Pro-Local Advocates Head To State Capitol To Foil Bill To Limit City Control
State lawmakers will hear testimony Wednesday on a controversial bill aimed at limiting the type of ordinances and rules that city councils can pass. Opponents argue that the bill calls “what constitutes local control and limited government” into question.
The bill by Weatherford Republican Rep. Phil King would give the state attorney general the ability to revoke any type of ordinance if it was deemed burdensome to the state. An example would be the City of Denton’s ban on fracking, which generates revenue for the state but was considered detrimental to the health of the community.
Or, perhaps, the impact on retailers faced with a city’s ban on plastic shopping bags, which has been passed in several Texas cities, including Fort Stockton. Darren Hodges is Fort Stockton’s Mayor Pro-tem and he rallied against Rep. King’s bill at the State Capitol.
“It [the ban] took us about two years to implement. You have to take your time when you form these ordinances and so we took a local problem and we worked really hard on a local solution, and it worked, it worked! And I think everyone was happy, we worked with the retailers, we didn’t eliminate anyone from the process,” Hodges explained.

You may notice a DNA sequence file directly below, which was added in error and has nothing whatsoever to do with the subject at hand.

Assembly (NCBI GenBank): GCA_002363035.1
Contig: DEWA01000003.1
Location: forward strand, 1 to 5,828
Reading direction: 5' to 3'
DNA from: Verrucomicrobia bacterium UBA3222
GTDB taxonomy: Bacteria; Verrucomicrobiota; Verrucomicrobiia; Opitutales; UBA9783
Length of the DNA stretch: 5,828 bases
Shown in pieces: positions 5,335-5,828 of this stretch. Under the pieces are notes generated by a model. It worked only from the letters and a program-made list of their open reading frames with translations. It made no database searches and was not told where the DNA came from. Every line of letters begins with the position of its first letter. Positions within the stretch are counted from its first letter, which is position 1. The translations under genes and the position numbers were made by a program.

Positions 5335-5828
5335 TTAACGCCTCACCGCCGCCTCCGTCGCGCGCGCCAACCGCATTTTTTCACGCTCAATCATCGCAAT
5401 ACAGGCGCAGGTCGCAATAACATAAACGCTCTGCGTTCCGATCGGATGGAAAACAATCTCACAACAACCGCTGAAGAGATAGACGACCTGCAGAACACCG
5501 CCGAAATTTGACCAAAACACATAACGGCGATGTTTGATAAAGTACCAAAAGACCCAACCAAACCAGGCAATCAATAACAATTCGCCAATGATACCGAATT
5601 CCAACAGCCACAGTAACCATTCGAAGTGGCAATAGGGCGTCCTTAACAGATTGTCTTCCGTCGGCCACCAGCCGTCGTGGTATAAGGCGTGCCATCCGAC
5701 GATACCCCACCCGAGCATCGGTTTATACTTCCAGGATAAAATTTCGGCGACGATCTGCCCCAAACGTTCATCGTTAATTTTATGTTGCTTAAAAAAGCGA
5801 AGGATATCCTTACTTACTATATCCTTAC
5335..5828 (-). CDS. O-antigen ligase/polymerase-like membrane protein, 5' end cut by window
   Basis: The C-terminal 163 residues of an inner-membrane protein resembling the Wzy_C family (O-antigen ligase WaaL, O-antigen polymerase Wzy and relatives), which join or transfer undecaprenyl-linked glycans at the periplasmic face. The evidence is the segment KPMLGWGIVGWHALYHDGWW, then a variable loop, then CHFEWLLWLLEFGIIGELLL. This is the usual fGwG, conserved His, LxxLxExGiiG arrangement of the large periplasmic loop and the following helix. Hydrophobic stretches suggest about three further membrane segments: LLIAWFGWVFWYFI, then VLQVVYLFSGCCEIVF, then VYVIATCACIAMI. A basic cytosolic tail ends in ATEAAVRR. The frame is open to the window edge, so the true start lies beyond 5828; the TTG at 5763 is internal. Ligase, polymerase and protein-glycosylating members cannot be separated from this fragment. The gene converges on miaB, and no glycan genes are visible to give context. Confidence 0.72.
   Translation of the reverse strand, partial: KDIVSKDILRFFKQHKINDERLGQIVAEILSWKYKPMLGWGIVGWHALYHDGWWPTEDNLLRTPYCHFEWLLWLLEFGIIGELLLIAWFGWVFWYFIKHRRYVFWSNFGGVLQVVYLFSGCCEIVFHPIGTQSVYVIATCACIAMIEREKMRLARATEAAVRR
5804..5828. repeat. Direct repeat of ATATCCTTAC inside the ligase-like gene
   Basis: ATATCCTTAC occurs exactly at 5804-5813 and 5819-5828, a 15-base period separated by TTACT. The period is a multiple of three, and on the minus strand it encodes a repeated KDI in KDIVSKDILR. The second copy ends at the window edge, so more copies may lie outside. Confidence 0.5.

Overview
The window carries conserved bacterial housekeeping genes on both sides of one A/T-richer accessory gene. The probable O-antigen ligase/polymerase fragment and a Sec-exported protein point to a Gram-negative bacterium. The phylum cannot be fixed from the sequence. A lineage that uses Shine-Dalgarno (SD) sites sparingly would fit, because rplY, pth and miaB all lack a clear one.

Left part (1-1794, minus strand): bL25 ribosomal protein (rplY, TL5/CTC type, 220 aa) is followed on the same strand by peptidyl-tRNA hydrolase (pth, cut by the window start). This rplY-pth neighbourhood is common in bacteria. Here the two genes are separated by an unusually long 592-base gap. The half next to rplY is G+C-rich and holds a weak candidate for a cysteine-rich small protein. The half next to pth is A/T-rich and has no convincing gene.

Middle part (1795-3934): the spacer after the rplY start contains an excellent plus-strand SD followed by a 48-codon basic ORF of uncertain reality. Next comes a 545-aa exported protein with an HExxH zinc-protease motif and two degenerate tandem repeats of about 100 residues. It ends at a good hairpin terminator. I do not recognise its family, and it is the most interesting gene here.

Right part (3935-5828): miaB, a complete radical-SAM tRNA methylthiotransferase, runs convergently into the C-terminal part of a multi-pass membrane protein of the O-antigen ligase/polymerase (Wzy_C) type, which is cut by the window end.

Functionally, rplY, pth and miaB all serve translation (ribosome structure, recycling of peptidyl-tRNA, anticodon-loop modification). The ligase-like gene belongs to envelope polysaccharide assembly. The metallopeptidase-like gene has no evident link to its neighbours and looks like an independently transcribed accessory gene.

The legislation would also limit cities, like the city of San Antonio, from passing and regulating non-discrimination ordinances.
But it is these local regulations on businesses that Gov. Greg Abbott said was making Texas more like California. Speaking at a Texas Public Policy Foundation legislative event just before the start of the session, Abbott said this.
“We are forming a patchwork quilt of bans and rules and regulations that is eroding the Texas model. Things like trees; this is a form of collectivism. Some people claim the trees belong to the community, not the private property owner,” Abbott reiterated.
Abbott said he would insist on protecting unlimited liberty to ensure that Texas prospers, which, if he signs a local control bill into law, could mean that cities would be required to have prior authorization from the attorney general before passing an ordinance. A move that has advocates for local government very worried.